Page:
In 1991, we had just returned from our first fabulous trip to India as a family. I had immigrated to the UK in 1986, so reuniting with my family after five years was extraordinarily exciting. During our stay, we were humbled by the hospitality and the tremendous reception we received, be it our families, church or friendship circles. It was a truly blessed experience to be part of a great extended family. We were particularly touched by my youngest brother David, his hard work and the structural engineering initiatives he had implemented around our old family home. So much so, that even today after almost thirty years later, some of this teenager’s works are noteworthy.
We wanted our parents to visit us here in the UK, however due to caring for two younger siblings our parents decided to take turns, therefore, Mother decided to visit us and the following year Father may come. So Mother arrived and, it was fantastic to see her, the next few days and weeks were full of memories as we took her to various parks and beaches. Until one early morning, we received a phone call from India – this was the dreaded call, I wish I had never attended, the caller said, “David is no more”, he has been killed in a car crash”. In my trembling voice, I woke my wife up and broke the sad news to her. We were heart broken, helpless, grief stricken and had become overwhelmed with our next task, how do we break this terrible news to our Mother who slept in the next room?
Our world had come crashing down in front our eyes – I rushed back to India, taking my Mother to attend her youngest son’s funeral. My Mother was so fond of David that sometimes we questioned her motherhood, as if he was the only child she had. She always insisted that she loved us all equally (we were eight brothers and sisters), but we knew she had a special place in her heart for David.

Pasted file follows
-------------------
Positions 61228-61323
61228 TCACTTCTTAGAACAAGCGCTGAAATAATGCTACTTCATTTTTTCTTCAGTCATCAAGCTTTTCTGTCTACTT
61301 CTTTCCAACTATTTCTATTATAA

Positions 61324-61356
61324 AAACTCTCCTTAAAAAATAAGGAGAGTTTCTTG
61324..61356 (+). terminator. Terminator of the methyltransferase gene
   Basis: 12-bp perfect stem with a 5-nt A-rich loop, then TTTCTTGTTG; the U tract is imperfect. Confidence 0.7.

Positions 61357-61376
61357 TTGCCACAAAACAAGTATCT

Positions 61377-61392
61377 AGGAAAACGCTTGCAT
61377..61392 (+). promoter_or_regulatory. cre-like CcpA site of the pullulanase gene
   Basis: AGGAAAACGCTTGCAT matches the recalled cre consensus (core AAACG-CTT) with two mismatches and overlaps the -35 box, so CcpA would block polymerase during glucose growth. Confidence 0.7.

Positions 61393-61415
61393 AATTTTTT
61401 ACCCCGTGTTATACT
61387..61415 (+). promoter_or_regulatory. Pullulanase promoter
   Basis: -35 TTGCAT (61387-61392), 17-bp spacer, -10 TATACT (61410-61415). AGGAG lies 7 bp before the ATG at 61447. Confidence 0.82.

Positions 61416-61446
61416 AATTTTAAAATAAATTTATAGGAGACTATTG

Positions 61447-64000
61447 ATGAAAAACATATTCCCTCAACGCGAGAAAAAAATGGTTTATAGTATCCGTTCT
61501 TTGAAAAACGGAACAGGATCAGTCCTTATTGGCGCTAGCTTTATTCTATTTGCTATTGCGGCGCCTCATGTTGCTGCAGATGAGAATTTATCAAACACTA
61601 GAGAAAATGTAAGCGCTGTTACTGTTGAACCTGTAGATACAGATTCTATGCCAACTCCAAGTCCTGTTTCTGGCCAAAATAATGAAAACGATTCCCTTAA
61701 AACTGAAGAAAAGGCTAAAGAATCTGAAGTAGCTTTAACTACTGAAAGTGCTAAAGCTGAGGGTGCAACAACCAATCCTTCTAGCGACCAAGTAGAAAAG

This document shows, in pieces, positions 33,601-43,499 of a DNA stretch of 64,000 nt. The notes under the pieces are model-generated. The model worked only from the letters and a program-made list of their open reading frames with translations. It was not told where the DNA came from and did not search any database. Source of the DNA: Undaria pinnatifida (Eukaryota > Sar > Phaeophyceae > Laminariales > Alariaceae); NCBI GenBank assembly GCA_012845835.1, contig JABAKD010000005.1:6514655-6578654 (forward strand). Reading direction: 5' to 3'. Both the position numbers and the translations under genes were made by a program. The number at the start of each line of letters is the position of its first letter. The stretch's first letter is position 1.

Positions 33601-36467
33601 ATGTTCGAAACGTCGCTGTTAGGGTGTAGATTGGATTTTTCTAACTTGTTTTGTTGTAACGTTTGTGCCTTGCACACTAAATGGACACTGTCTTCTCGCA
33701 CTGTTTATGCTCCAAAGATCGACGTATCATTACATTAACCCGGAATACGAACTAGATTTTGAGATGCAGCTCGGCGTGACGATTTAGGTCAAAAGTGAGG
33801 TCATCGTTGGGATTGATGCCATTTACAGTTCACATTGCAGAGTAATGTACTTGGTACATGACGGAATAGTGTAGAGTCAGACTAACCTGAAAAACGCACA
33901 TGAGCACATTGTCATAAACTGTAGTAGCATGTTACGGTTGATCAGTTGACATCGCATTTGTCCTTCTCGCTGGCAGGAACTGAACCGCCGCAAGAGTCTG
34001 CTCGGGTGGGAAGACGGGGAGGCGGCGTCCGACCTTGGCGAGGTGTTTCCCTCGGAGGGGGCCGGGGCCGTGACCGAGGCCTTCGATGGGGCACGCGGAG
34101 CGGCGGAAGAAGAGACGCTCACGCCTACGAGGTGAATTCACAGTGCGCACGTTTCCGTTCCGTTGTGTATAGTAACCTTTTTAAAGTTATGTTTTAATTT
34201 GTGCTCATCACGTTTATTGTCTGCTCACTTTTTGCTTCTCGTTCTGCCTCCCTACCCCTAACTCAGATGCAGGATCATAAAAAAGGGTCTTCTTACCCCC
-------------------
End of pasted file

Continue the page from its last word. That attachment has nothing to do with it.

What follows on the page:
Hodgson (2012) notes that letting go of ties to the deceased is a horrendous experience. Professor Archer (2016) points out that the greater the attachment, the greater is grief. Dealing with a loss of a loved is very difficult. No matter how imminent the death of loved ones, nothing prepares us for the rollercoaster of emotions once they’re gone. Their face will never be seen again in this life; their laugh never heard; their company never enjoyed (Dirckx, 2016). The bond which one has assimilated over the years, gets suddenly broken without any warning.
When grief hits our shores, our instincts take over and we get so overwhelmed by its weight that we cry aloud and ask, Why? Psalmist went through same emotions, he pleaded with God and asked, why have you forsaken me (Psalms 22:1), whereas Job reminds us that God is in control despite everything falling apart around us. It is times like these we need to invite divine presence asking God to comfort us. God is not unaware of our suffering, thus Paul assures us, “The Father of all compassion and the God of all comfort, who comforts us in all our troubles” (2 Cor. 1:3–4).
By the year 2019, I had lost two sisters, two brothers, both parents, both parents in law, a sister in law and all four parental uncles.
While we wept and cried helplessly every time, like David we continually looked up to the heaven, whence our help had come and still comes, from our Lord God, who has promised us that one day I will wipe every tear and there will be no more pain and suffering (Rev 13). May you find God’s comfort and peace whatever you may be going through right now!
“God is our refuge and strength, a very present help in trouble. Therefore we will not fear though the earth gives way, though the mountains be moved into the heart of the sea”. Psalm 46:1-2